UA-805815-1

Site Information

3 Essentials Tools for a Parrot Owner

Posted by Caroline on

I'm not talking about the brands (so clearly displayed in my quick pic), I'm talking about the general tools.

Though, saying that, I have bought the bosch drill twice (one for home and one for the factory) and the cyclone pruning saw twice (because my son somehow dismantled my first and lost the all essential yellow knob that connects the blade to the handle), and the Fiskars secateurs (ye gods I had to look up the spelling for that one!), though a relatively new replacement for my old pair of unknown brand are totally floating my boat at the moment. So I guess I am happy to recommend them, from personal use, as beautifullly serviceable budget friendly examples of their kind.

But I digress.

These tools are really super duper handy to have if you own a parrot. And that includes apartment dwellers too.

And let me tell you why.

Small Cordless Drill/Screw Driver

You can turn anything into a toy part with a drill. Found a self-help book on your bookshelf that you're now embarrassed about? Drill a hole through it and hang or bolt it in your bird's cage. Give that book a second (and probably more productive) life as a shred toy!

You can add a hole to a perch to put a bolt, screw, kabob or other object of your choice into. You want a coop cup there? Drill the right size hole and you can screw one in. You want to be able to hang a toy from that spot - drill a small hole, add a screw eye and voila your perch has become a play station.

How about making up that cage you just bought. OMG don't screw all those bolts in by hand! You have a little cordless screw driver you can use! 

If those possibilities don't tickle your fancy then think about how serving up the fruit and veg on your stainless steel kabob (which we recommend as a far more awsome way to serve your fruit and veges if you're not doing it already) will be made super easy when you pre-drill holes in the food. And I'm not just talking about the obvious stuff like corn on the cob or pumpkin - I've used the drill for single grapes to great satisfaction.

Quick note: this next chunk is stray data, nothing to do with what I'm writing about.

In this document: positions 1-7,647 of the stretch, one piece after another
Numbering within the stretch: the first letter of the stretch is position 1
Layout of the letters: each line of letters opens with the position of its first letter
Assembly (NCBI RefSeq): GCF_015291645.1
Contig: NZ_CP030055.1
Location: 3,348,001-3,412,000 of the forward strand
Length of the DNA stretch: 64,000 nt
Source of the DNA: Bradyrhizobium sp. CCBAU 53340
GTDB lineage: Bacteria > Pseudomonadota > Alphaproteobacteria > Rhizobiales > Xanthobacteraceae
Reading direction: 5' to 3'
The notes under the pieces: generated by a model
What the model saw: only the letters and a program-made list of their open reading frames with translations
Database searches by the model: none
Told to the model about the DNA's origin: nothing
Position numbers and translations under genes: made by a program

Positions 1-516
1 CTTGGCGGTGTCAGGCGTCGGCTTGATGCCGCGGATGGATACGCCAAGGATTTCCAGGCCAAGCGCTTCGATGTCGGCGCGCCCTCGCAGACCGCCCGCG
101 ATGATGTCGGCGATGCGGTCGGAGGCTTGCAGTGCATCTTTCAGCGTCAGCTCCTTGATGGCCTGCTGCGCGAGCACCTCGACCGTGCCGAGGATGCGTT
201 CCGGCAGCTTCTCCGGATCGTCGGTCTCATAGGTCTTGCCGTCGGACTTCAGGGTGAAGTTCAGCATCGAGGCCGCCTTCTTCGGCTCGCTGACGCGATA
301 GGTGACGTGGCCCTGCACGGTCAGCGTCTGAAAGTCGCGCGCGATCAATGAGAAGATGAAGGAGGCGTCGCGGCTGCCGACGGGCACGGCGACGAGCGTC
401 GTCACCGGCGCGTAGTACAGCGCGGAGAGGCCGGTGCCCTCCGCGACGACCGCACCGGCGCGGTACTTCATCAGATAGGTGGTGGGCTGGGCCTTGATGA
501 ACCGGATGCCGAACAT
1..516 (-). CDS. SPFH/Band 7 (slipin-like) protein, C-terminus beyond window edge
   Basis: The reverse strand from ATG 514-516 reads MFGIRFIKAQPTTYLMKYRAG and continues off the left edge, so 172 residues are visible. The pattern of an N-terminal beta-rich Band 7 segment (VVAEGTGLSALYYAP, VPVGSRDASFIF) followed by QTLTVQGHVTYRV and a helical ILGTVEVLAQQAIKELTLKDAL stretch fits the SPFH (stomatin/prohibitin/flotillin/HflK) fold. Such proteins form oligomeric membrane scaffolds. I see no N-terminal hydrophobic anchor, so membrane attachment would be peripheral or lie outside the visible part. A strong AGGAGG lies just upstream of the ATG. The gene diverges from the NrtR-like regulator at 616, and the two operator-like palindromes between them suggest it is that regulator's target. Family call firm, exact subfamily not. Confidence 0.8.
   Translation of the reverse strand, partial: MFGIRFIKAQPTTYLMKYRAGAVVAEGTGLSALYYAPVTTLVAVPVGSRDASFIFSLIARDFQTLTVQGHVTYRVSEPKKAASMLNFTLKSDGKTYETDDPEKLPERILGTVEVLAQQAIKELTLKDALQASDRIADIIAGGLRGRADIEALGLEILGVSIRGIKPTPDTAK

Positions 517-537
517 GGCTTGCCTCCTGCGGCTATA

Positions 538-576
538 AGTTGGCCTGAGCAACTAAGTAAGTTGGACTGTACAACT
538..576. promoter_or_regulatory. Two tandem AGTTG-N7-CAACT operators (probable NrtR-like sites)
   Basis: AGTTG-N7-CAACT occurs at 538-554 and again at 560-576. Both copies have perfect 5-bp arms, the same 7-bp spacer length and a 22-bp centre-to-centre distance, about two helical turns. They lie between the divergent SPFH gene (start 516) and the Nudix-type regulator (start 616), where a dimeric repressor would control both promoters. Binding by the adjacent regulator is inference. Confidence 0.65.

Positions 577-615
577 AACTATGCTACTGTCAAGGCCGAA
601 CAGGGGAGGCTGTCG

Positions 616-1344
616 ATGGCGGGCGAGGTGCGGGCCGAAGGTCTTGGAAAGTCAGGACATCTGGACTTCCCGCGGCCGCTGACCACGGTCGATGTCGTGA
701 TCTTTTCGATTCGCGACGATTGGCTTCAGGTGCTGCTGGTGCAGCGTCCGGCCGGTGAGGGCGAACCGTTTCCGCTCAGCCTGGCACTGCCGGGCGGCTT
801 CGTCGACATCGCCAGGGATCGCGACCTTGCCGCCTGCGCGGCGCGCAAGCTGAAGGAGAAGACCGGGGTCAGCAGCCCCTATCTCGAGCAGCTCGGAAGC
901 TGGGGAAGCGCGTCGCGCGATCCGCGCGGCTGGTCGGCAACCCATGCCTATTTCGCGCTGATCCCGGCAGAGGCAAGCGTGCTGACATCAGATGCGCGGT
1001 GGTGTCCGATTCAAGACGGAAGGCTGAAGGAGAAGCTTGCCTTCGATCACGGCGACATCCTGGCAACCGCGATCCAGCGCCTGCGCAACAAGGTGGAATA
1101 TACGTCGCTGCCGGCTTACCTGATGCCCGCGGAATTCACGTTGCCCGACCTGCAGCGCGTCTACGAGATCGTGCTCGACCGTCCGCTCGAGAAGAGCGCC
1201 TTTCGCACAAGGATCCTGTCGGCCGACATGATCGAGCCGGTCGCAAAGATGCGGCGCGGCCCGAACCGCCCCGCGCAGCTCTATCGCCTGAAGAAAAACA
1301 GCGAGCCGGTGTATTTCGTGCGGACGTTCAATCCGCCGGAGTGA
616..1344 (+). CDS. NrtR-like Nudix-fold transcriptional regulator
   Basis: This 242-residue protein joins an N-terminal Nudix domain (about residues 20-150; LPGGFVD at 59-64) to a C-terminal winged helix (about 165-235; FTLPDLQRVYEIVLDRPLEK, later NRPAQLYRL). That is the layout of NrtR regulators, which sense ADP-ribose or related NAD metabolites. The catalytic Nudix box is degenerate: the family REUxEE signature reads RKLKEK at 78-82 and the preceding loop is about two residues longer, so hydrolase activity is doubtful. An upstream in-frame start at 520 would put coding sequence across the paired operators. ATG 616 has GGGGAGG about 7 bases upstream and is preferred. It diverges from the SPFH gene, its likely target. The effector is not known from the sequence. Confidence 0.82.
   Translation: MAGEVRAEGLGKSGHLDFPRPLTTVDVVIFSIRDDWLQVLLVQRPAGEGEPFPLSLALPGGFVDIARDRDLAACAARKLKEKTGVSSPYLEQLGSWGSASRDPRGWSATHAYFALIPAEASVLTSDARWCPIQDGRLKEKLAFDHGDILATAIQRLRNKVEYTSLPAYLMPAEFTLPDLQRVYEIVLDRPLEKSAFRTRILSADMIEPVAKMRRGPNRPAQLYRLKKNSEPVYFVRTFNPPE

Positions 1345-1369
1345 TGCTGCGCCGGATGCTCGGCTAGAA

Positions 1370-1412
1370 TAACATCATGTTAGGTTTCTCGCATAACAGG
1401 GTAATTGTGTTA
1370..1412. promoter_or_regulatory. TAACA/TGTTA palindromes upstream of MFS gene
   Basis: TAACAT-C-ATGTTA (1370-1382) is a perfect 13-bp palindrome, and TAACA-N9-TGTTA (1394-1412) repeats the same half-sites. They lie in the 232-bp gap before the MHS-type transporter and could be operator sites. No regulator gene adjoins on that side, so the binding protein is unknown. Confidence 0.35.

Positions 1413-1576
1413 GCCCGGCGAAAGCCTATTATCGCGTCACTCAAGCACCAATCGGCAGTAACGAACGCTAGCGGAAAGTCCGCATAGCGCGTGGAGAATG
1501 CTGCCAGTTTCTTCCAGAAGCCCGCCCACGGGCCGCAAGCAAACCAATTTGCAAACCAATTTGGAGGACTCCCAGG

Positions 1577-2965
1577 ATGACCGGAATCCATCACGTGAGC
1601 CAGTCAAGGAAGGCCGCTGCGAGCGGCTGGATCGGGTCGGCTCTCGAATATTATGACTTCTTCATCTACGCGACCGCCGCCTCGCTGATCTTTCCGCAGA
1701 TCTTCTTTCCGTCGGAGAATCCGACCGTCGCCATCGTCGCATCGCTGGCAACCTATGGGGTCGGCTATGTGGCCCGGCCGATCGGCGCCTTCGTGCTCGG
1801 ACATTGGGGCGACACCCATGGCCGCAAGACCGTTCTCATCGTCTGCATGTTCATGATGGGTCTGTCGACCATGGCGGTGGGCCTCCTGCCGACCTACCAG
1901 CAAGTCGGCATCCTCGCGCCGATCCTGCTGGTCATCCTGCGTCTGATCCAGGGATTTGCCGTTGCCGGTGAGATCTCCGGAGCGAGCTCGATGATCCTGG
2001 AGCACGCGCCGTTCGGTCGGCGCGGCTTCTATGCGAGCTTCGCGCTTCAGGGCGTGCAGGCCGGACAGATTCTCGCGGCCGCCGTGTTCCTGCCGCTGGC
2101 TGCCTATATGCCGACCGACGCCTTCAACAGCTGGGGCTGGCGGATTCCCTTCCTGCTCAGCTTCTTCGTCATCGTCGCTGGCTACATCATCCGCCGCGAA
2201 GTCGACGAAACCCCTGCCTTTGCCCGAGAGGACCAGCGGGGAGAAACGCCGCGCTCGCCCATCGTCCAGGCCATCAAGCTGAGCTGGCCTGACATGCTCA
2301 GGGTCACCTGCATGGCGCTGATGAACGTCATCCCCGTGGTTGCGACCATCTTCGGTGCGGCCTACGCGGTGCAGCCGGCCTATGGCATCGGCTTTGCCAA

If you have the dosh to spare, I recommend a cheap cordless drill JUST for your fruit and veg. That way you can just whip it out, drill some veg, spin the bit under the tap for a second and then put it back in the draw. It's fruit, you don't need anything powerful. $40 max spend.

Secateurs & Pruning Saw

I keep these in a little bag in my car. My garden is sorely lacking in the goods for a parrot's perching and foraging. But, my goodness, the streets I drive through are always throwing possibilities at me. At minimum once a week I drive by a fallen branch (or a low hanging branch) or a neighbour pruning a bottle brush in their front yard. I'll swerve the car to the curb, grab my little bag to get me some of that goodness quick smart!

The secateurs deals with any foliage I want to collect (or remove and leave behind), and the pruning saw cuts that lovely 4" eucalyptus branch quickly and easily. I used to use a hand saw (though I didn't keep THAT in the car), but they're really not that good at cutting through fresh branches, not compared to pruning saws which have just the right kind of teeth to deal with living wood.

With these tools you are able to furnish your bird's cage with natural perching options, and awsome natrual chew toys in the form of leaves, seeds and pods. And then refresh it all a week later if you want!

Other optionals to keep handy with the seceteurs and pruning saw are some garden gloves, a tape measure (it's amazing how hard it can be to judge the length of a branch in situ) and a big ikea type bag to put the collected stuff in (if you don't want seeds and leaves decorating your car interior).

comments powered by Disqus